Suspense. It's a staple now in romance. The woman-in-jeopardy/man-in-jeopardy scenario often provides the background for the romance. After all, the pressure from a dangerous situation forces the couple, trio, whatever to work together much more closely far more quickly than they might have otherwise.
Danger rouses all the protective instincts setting the romance in motion. Protection requires physical closeness. You can't protect the threatened one from across the city. Maybe you can't even protect them from across the room.
I have used minimal suspense elements in my stories because quite frankly that is not my talent in writing. I can envision something bad happening. I seem to have difficult describing it. I don't have much trouble describing the aftermath, but the actual event... well I keep wanting to rush through it. I haven't had the patience so far to fashion a truly suspenseful story. I envy writers who can do that.
When I read books by authors who have it down pat, who can maintain the suspense without giving away too many clues I will frequently study the construction, trying to understand how they put it together. It a weird combination of high action and tight mystery. And the action alternates with the mystery compounding the heart-stopping suspense so that you wait moment to moment for the bad guys to burst out of hiding and grab everybody.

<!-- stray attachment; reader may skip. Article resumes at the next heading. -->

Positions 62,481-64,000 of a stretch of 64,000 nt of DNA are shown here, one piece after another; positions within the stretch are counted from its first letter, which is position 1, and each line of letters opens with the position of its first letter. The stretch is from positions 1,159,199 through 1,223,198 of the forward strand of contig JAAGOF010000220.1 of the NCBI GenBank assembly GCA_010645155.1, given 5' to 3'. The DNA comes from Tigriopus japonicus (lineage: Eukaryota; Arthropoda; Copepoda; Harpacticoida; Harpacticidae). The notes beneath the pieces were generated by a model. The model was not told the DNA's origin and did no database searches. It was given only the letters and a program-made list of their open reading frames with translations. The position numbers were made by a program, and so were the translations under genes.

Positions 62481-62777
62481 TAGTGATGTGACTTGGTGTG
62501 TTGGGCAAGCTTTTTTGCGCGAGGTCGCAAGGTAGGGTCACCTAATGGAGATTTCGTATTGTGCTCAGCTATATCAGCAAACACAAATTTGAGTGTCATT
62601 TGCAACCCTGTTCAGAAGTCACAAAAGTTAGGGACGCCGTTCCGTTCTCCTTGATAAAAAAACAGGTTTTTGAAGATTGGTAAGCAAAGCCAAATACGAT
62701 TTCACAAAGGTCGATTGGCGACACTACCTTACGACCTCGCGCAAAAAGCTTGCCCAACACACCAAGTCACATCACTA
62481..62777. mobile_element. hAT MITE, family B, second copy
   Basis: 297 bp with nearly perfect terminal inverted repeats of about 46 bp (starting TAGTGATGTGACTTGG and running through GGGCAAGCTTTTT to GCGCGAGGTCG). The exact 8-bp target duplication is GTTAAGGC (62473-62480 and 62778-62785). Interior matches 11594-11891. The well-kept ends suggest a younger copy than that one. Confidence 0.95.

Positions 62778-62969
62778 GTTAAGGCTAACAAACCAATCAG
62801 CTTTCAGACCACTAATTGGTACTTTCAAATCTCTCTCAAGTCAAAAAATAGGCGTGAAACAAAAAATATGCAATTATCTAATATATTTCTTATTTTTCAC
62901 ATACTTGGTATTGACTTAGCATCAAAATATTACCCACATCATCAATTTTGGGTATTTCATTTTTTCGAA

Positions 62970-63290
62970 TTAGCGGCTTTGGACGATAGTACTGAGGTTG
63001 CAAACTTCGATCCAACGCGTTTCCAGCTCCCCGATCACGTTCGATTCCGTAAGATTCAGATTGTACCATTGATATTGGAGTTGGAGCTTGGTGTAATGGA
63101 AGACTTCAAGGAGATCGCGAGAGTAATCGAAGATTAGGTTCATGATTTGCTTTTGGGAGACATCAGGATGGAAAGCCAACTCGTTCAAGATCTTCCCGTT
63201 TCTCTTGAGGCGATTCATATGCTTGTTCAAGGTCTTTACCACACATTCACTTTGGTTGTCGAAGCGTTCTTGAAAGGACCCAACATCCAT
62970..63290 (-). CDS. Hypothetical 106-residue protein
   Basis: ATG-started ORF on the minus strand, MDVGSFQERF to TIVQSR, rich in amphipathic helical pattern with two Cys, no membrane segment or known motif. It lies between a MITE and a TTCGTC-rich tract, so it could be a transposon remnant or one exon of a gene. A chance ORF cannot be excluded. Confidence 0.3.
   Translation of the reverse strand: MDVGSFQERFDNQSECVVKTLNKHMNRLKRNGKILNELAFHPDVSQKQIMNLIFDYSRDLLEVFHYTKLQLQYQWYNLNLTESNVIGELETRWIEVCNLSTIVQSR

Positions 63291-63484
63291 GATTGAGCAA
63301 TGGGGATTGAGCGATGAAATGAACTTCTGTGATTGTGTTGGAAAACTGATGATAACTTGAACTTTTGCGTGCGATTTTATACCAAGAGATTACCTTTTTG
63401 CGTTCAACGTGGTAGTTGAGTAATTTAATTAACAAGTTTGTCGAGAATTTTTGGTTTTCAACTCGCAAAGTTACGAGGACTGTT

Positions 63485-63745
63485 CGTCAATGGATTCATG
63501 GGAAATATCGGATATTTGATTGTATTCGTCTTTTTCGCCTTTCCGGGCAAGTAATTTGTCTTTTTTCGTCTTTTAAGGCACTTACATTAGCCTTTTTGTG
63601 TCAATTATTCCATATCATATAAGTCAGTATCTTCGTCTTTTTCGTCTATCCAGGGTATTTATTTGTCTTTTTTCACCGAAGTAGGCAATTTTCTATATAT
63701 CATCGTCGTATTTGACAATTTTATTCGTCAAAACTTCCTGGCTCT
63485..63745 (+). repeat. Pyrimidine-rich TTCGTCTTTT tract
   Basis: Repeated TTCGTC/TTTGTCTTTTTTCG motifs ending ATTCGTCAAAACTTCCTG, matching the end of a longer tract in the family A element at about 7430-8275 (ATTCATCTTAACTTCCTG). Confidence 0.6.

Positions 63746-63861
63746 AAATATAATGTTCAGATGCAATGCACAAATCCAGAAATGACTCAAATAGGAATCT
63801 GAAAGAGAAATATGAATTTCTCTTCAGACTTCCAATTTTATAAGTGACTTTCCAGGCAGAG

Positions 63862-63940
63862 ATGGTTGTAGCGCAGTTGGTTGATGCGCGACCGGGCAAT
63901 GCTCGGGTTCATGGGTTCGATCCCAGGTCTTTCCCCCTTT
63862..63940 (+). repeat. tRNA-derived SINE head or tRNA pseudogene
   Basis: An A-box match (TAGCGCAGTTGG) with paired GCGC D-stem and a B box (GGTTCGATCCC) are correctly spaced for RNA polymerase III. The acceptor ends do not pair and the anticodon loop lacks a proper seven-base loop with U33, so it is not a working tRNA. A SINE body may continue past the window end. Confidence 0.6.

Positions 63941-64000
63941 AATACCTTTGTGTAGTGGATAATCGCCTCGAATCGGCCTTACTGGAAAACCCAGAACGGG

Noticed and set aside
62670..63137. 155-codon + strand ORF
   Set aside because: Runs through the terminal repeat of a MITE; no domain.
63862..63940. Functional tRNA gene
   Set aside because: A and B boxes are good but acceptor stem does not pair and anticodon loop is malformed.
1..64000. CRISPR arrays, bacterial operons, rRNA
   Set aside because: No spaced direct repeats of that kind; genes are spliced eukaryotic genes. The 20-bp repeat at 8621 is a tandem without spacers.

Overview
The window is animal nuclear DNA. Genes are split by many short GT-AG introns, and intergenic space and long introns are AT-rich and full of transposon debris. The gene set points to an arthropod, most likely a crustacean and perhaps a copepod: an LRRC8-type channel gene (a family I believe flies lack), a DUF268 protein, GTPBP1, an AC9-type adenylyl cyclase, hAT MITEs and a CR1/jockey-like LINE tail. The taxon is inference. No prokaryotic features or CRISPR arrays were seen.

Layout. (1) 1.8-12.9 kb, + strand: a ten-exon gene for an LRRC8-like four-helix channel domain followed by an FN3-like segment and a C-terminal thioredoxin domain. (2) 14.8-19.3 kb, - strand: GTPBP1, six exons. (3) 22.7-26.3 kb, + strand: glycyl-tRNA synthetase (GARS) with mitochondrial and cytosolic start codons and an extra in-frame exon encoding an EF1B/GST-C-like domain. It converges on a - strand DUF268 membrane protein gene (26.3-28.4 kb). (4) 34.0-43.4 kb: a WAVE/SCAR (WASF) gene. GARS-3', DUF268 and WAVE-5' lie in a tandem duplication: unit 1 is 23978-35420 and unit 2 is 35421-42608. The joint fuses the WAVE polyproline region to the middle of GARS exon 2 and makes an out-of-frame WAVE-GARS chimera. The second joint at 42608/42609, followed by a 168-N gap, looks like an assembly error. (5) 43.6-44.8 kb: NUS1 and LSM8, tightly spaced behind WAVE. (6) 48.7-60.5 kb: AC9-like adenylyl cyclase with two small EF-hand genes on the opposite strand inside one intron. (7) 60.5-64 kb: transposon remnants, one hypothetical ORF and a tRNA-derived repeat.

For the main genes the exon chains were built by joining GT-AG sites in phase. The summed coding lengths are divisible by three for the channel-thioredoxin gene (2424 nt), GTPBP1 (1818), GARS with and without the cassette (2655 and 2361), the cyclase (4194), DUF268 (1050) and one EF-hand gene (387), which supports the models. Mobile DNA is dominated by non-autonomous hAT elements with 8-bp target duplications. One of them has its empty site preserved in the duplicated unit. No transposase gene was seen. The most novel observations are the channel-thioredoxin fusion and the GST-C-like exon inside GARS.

I've tried to analyze why I shy away from that tight bow of suspense and I think it's because I've lived my own suspenseful moments in my life. Those are places that I don't want to return to, even in make-believe. I love reading suspenseful books. I don't want to write one. That cuts too close to the bone.
If I ever do get around to writing one, it will no doubt be a farce because that just seems to be the way I handle things. Irreverent and cockeyed. I have a feeling it will turn out like one of those Disney comedies that they used to do so well. Everything that can go wrong will go wrong but in the end the good guys will win because their efforts were so off the wall that the bad guys couldn't plan for the good guys mistakes. Sometimes in real life that's exactly what happens.
I'll never forget an old James Garner movie where he was a sheriff or gunfighter or something. The bad guy comes to town and challenges him. Instead of drawing his gun, he picks up a handful of rocks and starts throwing them at the gunfighter. Because it was unexpected the gunfighter ends up running away. And that would be exactly the kind of story I would end up writing.
In the meantime--I'll enjoy those writers who have mastered the romantic suspense tale. And I'll keep on trying to guess which one is the bad guy.